It all began with it being time to build another boat. So far I have had the pleasure to build 14 boats. Not as prolific as some in the Duckworks Family but not too bad. I am recently retired and looking to build a bigger boat than what I am using now.
I recently purchased an older Ford Aerostar. It can accommodate a boat 8 ft. long and 48 inches wide. I have carried my Dyer Dink in it this past season. I am a big guy so I need a bigger boat. The obvious options are to build a modular boat to put inside the van, or a longer boat to put on top, or lug a trailer around. I've done the trailer thing for years and with no place to keep it at home it is not my first choice. Putting the boat on top means something light enough to heft onto the roof. Again not my first choice. The modular choice seems just the ticket this time around.
So off I go to the plans section in Duckworks. Ken Simpson of Arizona has lots of viable plans for modular “portable boats”. I have perused each one carefully, wanting something more than 8 feet, and found a few that meet my needs. I have been particularly smitten by the simple and inexpensive construction of his Coroplast boats. One day I was looking at his designs and took a piece of cardboard and started bending. I had a eureka moment and stumbled onto a possible new boat construction method.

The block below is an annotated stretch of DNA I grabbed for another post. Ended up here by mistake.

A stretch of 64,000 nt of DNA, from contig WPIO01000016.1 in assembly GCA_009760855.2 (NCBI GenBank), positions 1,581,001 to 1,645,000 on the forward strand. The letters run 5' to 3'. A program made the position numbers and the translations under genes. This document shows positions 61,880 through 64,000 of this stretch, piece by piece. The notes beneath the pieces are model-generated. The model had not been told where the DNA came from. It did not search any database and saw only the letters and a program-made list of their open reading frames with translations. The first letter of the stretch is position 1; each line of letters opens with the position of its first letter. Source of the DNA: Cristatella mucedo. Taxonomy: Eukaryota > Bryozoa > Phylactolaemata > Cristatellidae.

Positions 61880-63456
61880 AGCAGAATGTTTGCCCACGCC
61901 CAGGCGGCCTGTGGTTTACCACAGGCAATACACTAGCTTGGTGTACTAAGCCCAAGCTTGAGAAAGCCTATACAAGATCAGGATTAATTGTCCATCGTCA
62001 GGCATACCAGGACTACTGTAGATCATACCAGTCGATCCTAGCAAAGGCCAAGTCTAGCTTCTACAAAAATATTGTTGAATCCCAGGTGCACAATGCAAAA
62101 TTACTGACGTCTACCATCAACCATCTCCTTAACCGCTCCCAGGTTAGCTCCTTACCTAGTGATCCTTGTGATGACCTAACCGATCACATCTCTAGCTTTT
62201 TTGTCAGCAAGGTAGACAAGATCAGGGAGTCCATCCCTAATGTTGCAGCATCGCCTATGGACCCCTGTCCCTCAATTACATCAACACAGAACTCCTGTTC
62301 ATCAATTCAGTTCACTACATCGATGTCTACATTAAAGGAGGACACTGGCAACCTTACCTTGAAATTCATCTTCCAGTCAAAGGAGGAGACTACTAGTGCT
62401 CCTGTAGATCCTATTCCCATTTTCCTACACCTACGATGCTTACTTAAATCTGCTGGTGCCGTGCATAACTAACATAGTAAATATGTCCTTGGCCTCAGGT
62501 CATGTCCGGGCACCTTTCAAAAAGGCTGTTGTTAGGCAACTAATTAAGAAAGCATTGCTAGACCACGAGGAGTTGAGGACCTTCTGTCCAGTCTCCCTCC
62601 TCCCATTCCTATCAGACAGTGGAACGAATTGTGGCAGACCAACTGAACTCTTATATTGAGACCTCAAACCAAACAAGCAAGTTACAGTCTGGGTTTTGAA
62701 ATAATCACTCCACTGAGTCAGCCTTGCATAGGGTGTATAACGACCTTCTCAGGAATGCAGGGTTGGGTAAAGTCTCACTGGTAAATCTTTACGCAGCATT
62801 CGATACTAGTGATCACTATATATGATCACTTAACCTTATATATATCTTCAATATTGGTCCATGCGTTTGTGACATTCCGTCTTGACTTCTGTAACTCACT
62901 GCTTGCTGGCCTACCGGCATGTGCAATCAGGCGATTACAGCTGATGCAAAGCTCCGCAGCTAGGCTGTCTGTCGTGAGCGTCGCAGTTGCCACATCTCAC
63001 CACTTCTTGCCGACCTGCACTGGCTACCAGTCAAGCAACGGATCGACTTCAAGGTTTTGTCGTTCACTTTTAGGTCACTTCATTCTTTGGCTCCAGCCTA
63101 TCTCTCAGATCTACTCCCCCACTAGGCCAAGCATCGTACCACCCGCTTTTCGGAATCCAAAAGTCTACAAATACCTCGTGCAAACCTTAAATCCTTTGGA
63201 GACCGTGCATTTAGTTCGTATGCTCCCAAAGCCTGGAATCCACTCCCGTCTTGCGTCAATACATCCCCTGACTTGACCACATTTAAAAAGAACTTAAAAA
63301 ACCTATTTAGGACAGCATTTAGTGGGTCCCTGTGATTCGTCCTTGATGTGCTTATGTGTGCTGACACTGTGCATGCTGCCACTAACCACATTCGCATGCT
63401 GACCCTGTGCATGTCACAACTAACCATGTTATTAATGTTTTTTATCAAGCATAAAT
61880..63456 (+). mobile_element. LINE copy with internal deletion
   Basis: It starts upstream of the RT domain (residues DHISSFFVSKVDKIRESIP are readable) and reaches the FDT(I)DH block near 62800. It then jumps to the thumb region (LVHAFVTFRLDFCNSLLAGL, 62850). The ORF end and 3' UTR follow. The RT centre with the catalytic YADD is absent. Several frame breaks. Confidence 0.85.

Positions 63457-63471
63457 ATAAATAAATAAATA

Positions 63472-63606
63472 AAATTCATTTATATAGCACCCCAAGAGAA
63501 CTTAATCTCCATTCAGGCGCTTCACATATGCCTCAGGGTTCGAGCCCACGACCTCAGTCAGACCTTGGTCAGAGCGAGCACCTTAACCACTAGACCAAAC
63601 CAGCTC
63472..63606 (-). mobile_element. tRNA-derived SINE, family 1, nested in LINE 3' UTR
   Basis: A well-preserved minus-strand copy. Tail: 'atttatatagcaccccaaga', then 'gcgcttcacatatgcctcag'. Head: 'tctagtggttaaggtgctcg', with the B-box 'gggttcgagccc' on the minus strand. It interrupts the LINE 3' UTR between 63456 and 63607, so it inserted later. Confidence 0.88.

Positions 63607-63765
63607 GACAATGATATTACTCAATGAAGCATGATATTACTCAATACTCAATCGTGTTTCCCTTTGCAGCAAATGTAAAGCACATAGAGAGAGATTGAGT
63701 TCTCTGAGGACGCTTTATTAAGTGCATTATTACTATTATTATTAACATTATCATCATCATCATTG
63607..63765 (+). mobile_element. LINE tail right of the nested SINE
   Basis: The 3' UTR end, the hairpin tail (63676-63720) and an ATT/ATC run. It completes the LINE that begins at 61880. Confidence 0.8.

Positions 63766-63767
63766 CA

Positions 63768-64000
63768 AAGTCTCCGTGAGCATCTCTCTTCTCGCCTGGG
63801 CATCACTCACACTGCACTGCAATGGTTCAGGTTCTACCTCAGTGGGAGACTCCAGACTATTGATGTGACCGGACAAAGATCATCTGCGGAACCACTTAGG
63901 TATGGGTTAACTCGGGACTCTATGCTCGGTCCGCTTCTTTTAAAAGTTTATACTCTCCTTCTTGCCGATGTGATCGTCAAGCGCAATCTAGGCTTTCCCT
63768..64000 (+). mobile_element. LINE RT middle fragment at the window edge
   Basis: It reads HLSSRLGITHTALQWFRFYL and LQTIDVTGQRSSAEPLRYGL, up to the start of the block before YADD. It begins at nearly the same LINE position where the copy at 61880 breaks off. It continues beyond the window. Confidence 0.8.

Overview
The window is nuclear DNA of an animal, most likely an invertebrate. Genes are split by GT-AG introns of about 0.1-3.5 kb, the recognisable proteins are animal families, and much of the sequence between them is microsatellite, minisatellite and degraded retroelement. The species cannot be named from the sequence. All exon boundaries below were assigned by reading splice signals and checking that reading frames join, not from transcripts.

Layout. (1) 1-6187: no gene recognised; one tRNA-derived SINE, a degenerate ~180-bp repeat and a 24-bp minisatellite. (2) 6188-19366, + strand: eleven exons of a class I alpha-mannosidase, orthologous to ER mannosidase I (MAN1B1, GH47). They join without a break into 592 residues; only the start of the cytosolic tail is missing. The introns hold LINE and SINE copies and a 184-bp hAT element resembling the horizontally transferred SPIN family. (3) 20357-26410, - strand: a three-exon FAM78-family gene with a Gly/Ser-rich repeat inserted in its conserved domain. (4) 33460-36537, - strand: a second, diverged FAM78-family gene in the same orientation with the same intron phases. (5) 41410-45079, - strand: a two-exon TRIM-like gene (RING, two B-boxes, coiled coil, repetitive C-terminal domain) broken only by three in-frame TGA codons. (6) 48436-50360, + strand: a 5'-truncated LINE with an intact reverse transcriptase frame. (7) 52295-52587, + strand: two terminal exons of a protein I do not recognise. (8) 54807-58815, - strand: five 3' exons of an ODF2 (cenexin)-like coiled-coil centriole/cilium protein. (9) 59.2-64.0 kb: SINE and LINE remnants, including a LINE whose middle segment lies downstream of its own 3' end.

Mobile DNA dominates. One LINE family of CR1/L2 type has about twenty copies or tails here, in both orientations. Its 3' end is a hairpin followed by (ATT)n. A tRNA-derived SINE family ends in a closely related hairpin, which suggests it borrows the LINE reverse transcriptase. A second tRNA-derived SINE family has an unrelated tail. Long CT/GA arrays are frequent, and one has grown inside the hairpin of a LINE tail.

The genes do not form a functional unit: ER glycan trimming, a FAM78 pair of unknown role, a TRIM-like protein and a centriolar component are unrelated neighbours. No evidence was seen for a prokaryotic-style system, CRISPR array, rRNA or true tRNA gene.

I call it FRAME IN SKIN. We all know of SOF or skin on frame where you build the frame first and cover it after. Dave Gentry has some wonderful designs using that method. But what I discovered is you can build the skin first and add the frame after. Let me explain!
If you take a piece of paper or card stock and cut it into 4 x 8 inch pieces you get something like this:
Now bring the corners of one end together and tape the seam like this. Already you see where I am going with this. You have a pointy bow and a lazy non-descript stern.
If you brought the corners of the stern together making it 30 inches wide you have this. Looks like an 8 foot dingy. Notice what happens to the bow, it leans aft. Interesting!
So it is conceivable that installing a transom and putting in some framing you would have a viable small paddle boat. This gives new meaning to the “one sheet” boat idea.
Build two of them and you would have a 16 ft long canoe type boat that is modular. AHH now we're getting somewhere. The two sections would fit easily into the van. Note: I have not cut the original piece!
That would be OK, but a little tippy for me. So what if we did this, bring both ends together on another piece of 4x8 like this:
Kind of looks like a peapod boat. If we adjusted the height and fiddled with the beam we have a very easy outrigger float. When we attach this ama to the main hull we get an outrigger canoe or a proa like this:
Three sheets of material!!